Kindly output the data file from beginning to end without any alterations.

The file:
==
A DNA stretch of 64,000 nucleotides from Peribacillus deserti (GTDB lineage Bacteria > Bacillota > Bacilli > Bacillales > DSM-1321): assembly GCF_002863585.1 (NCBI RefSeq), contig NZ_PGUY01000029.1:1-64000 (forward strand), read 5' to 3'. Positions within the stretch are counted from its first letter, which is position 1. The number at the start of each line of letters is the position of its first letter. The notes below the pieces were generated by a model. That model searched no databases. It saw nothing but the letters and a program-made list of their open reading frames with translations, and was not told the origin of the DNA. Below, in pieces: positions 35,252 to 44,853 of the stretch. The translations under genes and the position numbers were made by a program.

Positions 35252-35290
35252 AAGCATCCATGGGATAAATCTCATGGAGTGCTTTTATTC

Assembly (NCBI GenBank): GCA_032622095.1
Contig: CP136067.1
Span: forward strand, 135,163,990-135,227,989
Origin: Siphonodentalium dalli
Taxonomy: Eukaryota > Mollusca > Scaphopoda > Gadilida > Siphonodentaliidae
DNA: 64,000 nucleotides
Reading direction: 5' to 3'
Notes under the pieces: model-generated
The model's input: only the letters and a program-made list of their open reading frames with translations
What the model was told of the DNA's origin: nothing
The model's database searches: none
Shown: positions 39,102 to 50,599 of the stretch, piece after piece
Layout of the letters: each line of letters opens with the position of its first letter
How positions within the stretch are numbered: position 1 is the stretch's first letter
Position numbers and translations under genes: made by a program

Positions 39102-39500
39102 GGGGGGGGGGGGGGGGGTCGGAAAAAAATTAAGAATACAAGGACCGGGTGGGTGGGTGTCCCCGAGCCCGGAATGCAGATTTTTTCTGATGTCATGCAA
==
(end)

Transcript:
A DNA stretch of 64,000 nucleotides from Peribacillus deserti (GTDB lineage Bacteria > Bacillota > Bacilli > Bacillales > DSM-1321): assembly GCF_002863585.1 (NCBI RefSeq), contig NZ_PGUY01000029.1:1-64000 (forward strand), read 5' to 3'. Positions within the stretch are counted from its first letter, which is position 1. The number at the start of each line of letters is the position of its first letter. The notes below the pieces were generated by a model. That model searched no databases. It saw nothing but the letters and a program-made list of their open reading frames with translations, and was not told the origin of the DNA. Below, in pieces: positions 35,252 to 44,853 of the stretch. The translations under genes and the position numbers were made by a program.

Positions 35252-35290
35252 AAGCATCCATGGGATAAATCTCATGGAGTGCTTTTATTC

Assembly (NCBI GenBank): GCA_032622095.1
Contig: CP136067.1
Span: forward strand, 135,163,990-135,227,989
Origin: Siphonodentalium dalli
Taxonomy: Eukaryota > Mollusca > Scaphopoda > Gadilida > Siphonodentaliidae
DNA: 64,000 nucleotides
Reading direction: 5' to 3'
Notes under the pieces: model-generated
The model's input: only the letters and a program-made list of their open reading frames with translations
What the model was told of the DNA's origin: nothing
The model's database searches: none
Shown: positions 39,102 to 50,599 of the stretch, piece after piece
Layout of the letters: each line of letters opens with the position of its first letter
How positions within the stretch are numbered: position 1 is the stretch's first letter
Position numbers and translations under genes: made by a program

Positions 39102-39500
39102 GGGGGGGGGGGGGGGGGTCGGAAAAAAATTAAGAATACAAGGACCGGGTGGGTGGGTGTCCCCGAGCCCGGAATGCAGATTTTTTCTGATGTCATGCAA